Nahum Tate

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Tate, Nahum

(nā`həm), 1652–1715, English poet and dramatist, b. Dublin. He wrote several popular adaptations of Shakespeare, the most famous being his King Lear (1681), in which he omitted the part of the fool and had Cordelia survive to marry Edgar. With Dryden he wrote the second part of Absalom and Achitophel (1682). In 1692 he became poet laureate. His metrical version of the Psalms (1696), written with Nicholas Brady, is generally regarded as tedious and verbose. He was the target of an attack by Pope in The Dunciad.


See study by C. Spencer (1972).

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2) See James Black's introduction to his edition of Nahum Tate, The History of King Lear (London: Arnold, 1975); all references to Tate's Lear are from this edition.
Another interesting example of the connection in contemporary literature between James II and Aeneas can be found in a 1687 poem by none other than Nahum Tate, celebrating the embassy sent by dames to establish formal diplomatic relations with the Vatican.
All dealt well with the lively if distinctly sub-Shakespearean text of Nahum Tate.
These days, we rarely see a drastically rewritten Shakespeare play on the stage; we don't have the bravado of Nahum Tate, who rewrote King Lear to include the less than immortal lines, "Cordelia then shall be a Queen, mark that: / Cordelia shall be Queen; Winds catch the Sound / And bear it on your rosie Wings to Heav'n.
A real favourite among schoolchildren, this has been one of the most important hymns for English-speaking Protestants ever since Irishman Nahum Tate wrote the words in 1700.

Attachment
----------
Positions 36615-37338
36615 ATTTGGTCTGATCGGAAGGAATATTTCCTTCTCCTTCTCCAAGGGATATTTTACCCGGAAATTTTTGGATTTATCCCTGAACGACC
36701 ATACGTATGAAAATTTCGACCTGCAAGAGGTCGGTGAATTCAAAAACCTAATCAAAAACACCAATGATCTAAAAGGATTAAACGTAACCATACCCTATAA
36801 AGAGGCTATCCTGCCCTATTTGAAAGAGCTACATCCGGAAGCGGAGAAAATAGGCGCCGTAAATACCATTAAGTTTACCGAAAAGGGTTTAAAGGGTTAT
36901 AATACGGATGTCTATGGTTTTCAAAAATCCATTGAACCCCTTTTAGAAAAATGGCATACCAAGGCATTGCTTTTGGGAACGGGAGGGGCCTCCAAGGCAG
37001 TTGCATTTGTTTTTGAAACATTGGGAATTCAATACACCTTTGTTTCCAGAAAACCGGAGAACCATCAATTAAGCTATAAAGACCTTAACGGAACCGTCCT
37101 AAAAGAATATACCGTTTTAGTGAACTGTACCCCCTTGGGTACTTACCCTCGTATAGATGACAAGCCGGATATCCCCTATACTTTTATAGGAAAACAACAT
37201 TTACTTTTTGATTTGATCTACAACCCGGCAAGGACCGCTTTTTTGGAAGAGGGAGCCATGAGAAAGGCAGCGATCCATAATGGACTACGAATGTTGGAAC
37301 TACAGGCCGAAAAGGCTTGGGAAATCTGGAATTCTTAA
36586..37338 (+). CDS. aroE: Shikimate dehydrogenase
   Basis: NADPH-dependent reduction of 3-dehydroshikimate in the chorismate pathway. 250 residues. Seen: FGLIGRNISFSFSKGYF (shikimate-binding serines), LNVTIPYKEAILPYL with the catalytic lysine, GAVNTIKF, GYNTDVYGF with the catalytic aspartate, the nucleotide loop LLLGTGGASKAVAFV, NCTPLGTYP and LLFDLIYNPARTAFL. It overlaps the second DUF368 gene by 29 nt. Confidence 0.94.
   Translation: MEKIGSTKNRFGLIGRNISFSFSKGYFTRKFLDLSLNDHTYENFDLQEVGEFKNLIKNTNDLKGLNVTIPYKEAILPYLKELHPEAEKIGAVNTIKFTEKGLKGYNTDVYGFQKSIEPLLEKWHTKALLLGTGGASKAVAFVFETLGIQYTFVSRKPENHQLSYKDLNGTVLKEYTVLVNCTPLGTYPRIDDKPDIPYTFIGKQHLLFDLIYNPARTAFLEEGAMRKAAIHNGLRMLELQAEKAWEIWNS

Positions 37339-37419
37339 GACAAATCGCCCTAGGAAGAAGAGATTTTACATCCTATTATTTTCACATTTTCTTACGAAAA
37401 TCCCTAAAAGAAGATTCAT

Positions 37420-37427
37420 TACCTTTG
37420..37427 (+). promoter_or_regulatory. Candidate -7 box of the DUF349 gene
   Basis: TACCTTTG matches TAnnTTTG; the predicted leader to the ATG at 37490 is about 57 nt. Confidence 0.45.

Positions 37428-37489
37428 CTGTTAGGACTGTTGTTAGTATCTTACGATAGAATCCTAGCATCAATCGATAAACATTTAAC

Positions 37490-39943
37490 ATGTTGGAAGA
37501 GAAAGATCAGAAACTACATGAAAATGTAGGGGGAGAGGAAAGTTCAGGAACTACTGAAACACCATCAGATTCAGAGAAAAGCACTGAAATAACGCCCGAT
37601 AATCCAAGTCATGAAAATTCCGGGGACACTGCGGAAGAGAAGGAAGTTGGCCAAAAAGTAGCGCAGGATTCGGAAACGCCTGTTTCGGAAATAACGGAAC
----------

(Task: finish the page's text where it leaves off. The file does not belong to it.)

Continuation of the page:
The list of poets laureate (with dates of tenure) follows: John Dryden (1668-89), Thomas Shadwell (1689-92), Nahum Tate (1692-1715), Nicholas Rowe (1715-18), Laurence Eusden (1718-30), Colley Cibber (1730-57), William Whitehead (1757-85), Thomas Warton (1785-90), Henry James Pye (1790-1813), Robert Southey (1813-43), William Wordsworth (1843-50), Alfred, Lord Tennyson (1850-92), Alfred Austin (1896-1913), Robert Bridges (1913-30), John Masefield (1930-67), C.
He succeeded Nahum Tate as poet laureate in 1715 and was also the foremost 18th-century English tragic dramatist, doing much to assist the rise of domestic tragedy (in which the protagonists were middle class rather than aristocratic).
The poets and composers commissioned to write the Odes were drawn from the most celebrated of the period, and included (among the writers) John Oldham, Nahum Tate, Thomas D'Urfey, and Thomas Shadwell, and (among the musicians) Jeremiah Clarke, Henry and Daniel Purcell, and John Blow.